It’s time for campaign promises and catchy slogans to become something more concrete.
Canada’s electorate charted a new course for the country on Monday, handing the Liberal Party a majority government and a strong mandate. No matter how we cast our votes, we might as well be hopeful about what’s to come.
Vancouver Island didn’t elect any Members of Parliament who will be part of the government caucus, but opposition voices in Ottawa can make themselves heard. What’s more, issues that are important here on the Island are often ones that are important across the country. The federal government’s action – or inaction – on environmental policy and relationships with First Nations, for instance, will be felt here. Promised changes to tax legislation will affect people in every riding.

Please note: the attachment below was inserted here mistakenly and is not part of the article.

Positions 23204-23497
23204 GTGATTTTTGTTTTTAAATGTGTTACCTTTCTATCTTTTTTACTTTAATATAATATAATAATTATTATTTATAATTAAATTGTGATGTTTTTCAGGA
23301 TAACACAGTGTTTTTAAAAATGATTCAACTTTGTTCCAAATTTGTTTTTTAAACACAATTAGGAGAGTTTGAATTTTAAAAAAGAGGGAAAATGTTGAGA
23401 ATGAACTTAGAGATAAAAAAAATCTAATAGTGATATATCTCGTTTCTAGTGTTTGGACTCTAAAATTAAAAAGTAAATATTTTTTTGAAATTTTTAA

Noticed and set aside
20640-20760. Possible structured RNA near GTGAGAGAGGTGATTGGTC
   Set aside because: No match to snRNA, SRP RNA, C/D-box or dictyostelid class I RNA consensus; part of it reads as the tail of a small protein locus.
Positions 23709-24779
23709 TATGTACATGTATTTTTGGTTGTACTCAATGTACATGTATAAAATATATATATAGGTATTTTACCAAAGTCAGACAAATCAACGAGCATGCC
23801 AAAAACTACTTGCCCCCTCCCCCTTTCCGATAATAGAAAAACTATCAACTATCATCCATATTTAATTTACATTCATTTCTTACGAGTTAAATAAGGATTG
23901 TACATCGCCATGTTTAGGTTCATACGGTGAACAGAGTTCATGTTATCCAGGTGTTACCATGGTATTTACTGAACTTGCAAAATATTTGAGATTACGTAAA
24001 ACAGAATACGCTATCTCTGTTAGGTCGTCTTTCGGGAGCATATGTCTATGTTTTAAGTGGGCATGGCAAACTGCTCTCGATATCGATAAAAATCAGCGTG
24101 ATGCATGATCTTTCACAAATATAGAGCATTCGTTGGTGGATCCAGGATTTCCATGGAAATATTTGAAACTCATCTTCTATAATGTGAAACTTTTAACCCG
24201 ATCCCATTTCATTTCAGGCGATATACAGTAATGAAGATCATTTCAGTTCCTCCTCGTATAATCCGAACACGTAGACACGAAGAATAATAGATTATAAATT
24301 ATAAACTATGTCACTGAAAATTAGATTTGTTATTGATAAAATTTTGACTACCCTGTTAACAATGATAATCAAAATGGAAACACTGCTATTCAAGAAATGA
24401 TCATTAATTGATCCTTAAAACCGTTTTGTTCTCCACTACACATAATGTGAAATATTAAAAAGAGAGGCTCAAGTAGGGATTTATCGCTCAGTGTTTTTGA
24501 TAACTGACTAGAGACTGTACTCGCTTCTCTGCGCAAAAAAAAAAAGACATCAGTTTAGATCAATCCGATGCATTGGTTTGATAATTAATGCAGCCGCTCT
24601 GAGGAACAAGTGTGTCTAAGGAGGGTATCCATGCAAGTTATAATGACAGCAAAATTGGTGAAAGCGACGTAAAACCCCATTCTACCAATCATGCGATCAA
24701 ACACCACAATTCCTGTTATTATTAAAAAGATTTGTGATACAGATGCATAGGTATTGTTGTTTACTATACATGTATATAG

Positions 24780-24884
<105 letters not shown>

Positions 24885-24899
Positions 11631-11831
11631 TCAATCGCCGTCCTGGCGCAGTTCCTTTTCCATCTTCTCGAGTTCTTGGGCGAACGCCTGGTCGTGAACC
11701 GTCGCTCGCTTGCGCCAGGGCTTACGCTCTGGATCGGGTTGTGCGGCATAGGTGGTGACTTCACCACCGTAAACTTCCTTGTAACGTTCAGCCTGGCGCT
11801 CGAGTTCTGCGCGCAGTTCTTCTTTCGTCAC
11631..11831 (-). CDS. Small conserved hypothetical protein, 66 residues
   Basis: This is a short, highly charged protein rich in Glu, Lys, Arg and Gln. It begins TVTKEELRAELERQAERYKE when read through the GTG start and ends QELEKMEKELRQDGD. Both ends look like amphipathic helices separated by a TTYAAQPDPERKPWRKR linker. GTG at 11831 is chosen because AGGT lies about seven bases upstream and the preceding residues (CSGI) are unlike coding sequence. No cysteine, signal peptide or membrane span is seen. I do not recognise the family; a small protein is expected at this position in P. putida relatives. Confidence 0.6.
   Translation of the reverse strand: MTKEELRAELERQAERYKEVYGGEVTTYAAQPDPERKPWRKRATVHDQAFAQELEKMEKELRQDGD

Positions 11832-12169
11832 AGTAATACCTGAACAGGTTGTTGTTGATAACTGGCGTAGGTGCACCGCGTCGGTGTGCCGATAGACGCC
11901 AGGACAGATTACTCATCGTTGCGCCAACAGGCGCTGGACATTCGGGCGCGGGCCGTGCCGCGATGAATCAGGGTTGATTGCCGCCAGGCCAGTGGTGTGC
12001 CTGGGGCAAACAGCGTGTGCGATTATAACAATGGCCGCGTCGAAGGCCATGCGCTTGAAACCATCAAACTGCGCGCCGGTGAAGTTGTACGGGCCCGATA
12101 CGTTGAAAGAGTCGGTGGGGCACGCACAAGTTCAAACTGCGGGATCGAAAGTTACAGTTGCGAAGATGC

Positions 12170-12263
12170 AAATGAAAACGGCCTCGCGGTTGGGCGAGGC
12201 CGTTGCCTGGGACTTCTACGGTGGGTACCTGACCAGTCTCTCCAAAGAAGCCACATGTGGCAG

We will pay close attention to the infrastructure investment file – it was important enough, after all, for the Liberals to hazard three years of budget deficits. We in Nanaimo-Ladysmith will be paying our share of tax dollars into this pool and therefore deserve to benefit. We could sure use the jobs and the economic stimulus. But until the feds put in place a framework for infrastructure spending, it is impossible to predict what projects will qualify, what share of funding will be required from other levels of government and what role the private sector will play.
One of the most intriguing promises made by the Liberals was electoral reform. It has never seemed like something any majority government would realistically enact, but it was promised, and the notion of a more proportional form of representation is an appealing one, here on the Island and across the country.
This week’s election showed Canada wants change. By marking our ballots, we helped to initiate that change. And now we have an opportunity – along with our elected representatives and our new government – to effect that change.